The pro-Obama and pro-Democratic bias at the Los Angeles Times has been very well documented here at NewsBusters. (See here, here, here, here, here, here, here, here, here, here, and here - for starters.) Here's some more. Look at how the Times covered day one of the Democratic convention versus day one of the Republican convention:
Mercantilism [emphasis added]: An economic doctrine that flourished in Europe from the sixteenth to the eighteenth centuries. Mercantilists held that a nation's wealth consisted primarily in the amount of gold and silver in its treasury. Accordingly, mercantilist governments imposed extensive restrictions on their economies to ensure a surplus of exports over imports. In the eighteenth century, mercantilism was challenged by the doctrine of laissez-faire.
When Barack Obama talks—and talks—about the future, does he really mean "back to the future"? You have to wonder after reading the column by one of his economic advisors in today's LA Times. In Renewing America's 'contract with the middle class, Leo Hindery Jr. explicitly calls for a return to mercantilism, the discredited theory of economics popular during the 17th and 18th centuries. Hindery [emphasis added]:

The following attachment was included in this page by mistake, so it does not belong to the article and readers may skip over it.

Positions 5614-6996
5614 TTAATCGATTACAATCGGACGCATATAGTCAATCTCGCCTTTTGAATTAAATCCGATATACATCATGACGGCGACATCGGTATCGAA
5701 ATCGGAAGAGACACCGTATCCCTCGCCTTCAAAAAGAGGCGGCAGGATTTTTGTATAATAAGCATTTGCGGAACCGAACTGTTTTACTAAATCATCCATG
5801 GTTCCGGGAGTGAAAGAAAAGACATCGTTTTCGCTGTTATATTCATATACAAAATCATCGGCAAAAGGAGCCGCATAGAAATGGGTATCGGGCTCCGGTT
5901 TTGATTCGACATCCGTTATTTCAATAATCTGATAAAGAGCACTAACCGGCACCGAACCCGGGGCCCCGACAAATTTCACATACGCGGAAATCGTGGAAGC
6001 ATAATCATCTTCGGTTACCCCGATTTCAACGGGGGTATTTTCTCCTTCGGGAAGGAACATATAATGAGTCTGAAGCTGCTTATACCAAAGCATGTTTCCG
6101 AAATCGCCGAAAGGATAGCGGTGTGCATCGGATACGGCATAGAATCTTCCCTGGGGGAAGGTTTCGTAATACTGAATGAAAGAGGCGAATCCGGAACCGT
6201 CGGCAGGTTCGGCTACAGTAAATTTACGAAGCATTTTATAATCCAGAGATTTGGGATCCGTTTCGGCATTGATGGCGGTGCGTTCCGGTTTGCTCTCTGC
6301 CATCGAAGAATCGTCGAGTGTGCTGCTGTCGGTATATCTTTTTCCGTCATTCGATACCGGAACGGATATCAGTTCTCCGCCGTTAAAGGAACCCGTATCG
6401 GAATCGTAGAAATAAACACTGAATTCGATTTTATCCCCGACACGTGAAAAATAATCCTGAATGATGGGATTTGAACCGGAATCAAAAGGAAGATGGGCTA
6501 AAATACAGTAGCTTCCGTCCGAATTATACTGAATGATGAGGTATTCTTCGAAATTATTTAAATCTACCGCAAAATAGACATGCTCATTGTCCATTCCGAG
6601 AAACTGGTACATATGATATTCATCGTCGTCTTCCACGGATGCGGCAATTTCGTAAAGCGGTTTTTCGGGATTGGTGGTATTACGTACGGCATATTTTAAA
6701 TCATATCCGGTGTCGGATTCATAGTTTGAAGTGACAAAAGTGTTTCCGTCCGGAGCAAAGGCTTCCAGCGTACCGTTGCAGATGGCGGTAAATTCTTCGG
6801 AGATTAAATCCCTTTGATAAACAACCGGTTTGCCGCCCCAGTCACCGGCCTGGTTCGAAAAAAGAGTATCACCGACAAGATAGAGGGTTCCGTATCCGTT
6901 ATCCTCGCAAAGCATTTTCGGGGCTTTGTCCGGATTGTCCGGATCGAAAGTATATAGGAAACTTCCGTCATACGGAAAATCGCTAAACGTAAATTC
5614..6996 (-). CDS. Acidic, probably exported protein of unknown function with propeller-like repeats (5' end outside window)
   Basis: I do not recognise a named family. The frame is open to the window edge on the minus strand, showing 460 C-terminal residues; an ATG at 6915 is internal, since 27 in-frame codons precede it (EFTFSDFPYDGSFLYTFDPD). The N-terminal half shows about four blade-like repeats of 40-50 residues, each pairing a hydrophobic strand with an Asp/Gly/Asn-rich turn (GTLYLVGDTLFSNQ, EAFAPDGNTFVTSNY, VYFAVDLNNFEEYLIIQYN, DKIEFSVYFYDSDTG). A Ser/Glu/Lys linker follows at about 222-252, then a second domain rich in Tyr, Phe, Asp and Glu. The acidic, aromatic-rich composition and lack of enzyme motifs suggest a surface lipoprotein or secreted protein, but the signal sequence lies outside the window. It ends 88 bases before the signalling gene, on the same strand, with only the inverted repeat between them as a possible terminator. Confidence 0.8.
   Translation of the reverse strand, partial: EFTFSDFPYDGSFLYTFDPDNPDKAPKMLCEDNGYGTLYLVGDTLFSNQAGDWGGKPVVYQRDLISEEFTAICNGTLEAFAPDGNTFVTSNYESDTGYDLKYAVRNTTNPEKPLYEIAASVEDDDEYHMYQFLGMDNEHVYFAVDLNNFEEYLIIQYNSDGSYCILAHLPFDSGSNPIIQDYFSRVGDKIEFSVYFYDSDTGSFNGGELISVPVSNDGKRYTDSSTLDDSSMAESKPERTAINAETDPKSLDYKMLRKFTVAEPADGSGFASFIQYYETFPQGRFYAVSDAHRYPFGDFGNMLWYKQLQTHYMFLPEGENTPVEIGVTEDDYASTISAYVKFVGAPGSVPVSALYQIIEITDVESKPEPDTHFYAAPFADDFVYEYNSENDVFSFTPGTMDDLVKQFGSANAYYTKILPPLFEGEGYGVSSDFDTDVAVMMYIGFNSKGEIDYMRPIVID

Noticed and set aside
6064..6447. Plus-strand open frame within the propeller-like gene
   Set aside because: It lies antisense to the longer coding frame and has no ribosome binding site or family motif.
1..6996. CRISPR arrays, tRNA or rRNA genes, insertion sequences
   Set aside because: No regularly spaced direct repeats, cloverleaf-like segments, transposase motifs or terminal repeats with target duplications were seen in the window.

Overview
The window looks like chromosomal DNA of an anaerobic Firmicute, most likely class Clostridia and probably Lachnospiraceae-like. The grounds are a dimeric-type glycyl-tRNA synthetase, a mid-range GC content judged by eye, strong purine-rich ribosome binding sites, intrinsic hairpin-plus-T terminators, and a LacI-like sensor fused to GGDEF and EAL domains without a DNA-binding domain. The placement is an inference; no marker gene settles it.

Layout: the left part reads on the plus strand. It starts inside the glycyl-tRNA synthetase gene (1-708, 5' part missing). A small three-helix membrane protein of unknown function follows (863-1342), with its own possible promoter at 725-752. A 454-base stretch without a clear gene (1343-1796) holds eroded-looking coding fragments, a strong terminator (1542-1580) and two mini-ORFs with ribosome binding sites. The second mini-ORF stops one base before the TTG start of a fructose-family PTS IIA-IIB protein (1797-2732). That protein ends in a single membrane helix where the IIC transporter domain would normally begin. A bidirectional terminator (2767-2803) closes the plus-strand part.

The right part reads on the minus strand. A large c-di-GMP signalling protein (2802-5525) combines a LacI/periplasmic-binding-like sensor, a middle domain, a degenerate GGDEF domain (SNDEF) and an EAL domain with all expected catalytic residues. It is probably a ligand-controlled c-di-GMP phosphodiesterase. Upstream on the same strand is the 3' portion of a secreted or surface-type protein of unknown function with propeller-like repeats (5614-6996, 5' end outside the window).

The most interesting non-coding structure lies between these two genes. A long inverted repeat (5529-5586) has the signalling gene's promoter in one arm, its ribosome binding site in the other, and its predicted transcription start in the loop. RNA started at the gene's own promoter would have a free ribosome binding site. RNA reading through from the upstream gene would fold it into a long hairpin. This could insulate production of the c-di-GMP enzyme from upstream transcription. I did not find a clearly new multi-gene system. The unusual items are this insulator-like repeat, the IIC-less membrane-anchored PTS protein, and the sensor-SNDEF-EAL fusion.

It is imperative -- way past time, in fact -- for America to be as mercantilist as are our trading partners.
Wild swings in polling results have been an ongoing big story this election cycle. The LAT, as Dave Pierre pointed out a week ago, experienced a huge shift in their polling away from their man, Barack Obama, and were left scrambling to come up with a solution. But the LAT is not alone. Last month, P.J. Gladnick highlighted a similarly drastic shift in the Newsweek poll.